Here’s an example:
A logo will use shapes and lines and color to represent something about a brand.
We use those shapes and colors and lines in a strategic way in order to communicate specifically what we want to communicate.
These are design principles at work that help you arrange visual elements in a strategic manner.
Examples of Design Principles
Like I said, in this post we will not go into detail about specific design principles, but I want to show you some examples of principles and, specially, how they work.
Take the design principle of hierarchy:
We can use hierarchy to guide our reader to the information we want to highlight and to structure that information.
Headings are great simple example of how we use hierarchy. Imagine we had a book with no headings, no bold letters, no changes in font size.
We wouldn’t really know what to read or how to read it: we would be overwhelmed by all that information.
How readable is the following example:
When we use headings as a form of hierarchy, we are actually structuring information. We are telling the reader what is important what what is less important.
This is a design principle at work.
Another design principle is unity:
Unity as a principle can tell us that elements that are close together have a stronger or closer relationship that elements that are farther apart.
It can be used in different ways:
We can have elements that are positioned tightly together, or very separated through space. Being close represents kinship or unity.
Or we could have elements that are the same shape, color, or size. This also represents unity.
The closer elements are, in space or appearance, the stronger the bond or stronger relationship they communicate.
We can see hierarchy and unity working together in real life.
Take a website, for instance. Web designers will use headings of different sizes and colors to structure information and guide your eye in a specific way.
What about a button to a call to action?
It’s usually red, big, and bold. This is hierarchy at work.
So now you see how design principles actually help you organize visual information.
The more you understand design principles, the more you can apply them to anything you design, like logos websites posters business cards.
This is why it’s really important to understand and study design principles, but the most important thing is for you to practice applying these principles.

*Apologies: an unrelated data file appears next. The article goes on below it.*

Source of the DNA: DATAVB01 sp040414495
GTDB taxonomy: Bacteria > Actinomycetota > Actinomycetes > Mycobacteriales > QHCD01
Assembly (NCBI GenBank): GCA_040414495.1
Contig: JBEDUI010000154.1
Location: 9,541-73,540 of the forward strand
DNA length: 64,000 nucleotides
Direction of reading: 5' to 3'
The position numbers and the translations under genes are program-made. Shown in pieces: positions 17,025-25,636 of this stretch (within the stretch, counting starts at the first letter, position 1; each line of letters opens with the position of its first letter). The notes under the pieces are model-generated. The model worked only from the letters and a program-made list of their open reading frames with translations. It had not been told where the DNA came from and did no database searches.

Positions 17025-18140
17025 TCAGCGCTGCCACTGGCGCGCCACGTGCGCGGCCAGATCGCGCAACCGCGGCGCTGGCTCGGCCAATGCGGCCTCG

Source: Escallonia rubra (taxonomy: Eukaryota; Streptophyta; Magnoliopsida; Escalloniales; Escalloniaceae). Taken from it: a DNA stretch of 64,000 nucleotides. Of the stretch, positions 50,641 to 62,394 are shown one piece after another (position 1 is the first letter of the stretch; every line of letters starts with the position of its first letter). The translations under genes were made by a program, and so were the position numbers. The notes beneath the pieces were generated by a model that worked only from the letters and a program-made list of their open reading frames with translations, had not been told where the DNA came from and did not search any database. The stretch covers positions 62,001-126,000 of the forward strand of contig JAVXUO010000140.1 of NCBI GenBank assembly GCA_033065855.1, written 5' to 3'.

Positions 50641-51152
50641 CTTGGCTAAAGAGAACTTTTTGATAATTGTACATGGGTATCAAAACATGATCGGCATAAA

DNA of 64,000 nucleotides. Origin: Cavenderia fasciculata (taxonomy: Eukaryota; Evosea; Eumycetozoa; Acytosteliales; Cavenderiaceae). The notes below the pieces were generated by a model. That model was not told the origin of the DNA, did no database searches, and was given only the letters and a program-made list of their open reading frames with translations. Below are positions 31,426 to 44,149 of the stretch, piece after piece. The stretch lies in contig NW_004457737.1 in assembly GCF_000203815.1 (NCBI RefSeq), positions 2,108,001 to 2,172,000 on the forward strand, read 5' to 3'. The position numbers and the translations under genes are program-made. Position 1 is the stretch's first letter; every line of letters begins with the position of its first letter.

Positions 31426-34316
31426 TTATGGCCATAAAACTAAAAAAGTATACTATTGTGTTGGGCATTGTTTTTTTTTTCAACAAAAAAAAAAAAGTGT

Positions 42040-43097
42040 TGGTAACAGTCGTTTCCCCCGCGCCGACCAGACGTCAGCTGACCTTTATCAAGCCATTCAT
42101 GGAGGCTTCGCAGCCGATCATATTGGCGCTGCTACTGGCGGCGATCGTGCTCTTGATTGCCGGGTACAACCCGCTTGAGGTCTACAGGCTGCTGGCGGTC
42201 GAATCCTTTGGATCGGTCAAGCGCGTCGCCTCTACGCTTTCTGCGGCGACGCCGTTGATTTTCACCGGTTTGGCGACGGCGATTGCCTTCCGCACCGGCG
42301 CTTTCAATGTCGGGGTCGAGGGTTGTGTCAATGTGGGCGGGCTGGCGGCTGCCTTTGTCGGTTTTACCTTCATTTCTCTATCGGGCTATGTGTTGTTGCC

This is the bottom line:
What differentiates design from something that is not designed are design principles.
Often we will go walking down the street and we will see a wall or bulletin board filled with DIY ads searching for a dog or announcing a garage sale.
Most of those ads will have their information displayed without design principles. Most of them will be ugly and not effective at communicating information.
They will not stand out in a wall filled with the same types of ads. They will look amateurish.
Now, we can take the same ad and the same information and apply some design principles to them.
That’s why graphic designers exist: they know how to make information look awesome and effectively convey a message.
Conclusion: Start Learning Design Principles Right Now
Learning design principles, and applying them, are one the most important steps in learning graphic design.
Furthermore, it is the key to becoming a graphic designer.
The great thing about design principles is that they can be learned and they can be practiced.
Therefore, the more you study and understand design principles, the more you observe how they are applied in your everyday surroundings, the more you will understand and be able to apply them.
Without design principles, we will most likely create work that is uninteresting, unappealing and, worse, unable to communicate effectively.
These are the main points to remember:
- Designers must learn to “see” the “visual prime material” or perceive the visual features of things for what they are, not for what we “know” about them.
- The elements of design are the very raw materials of our perception of things. Visual things are made up of visual elements.
- Design principles are time-proven observations about how the world is visually arranged all around us.
- Design principles serve as a blueprint for arranging visual elements in strategic, effective ways.
Do you already know some design principles? Which do you think are the most important? Leave a comment below and let me know what you think!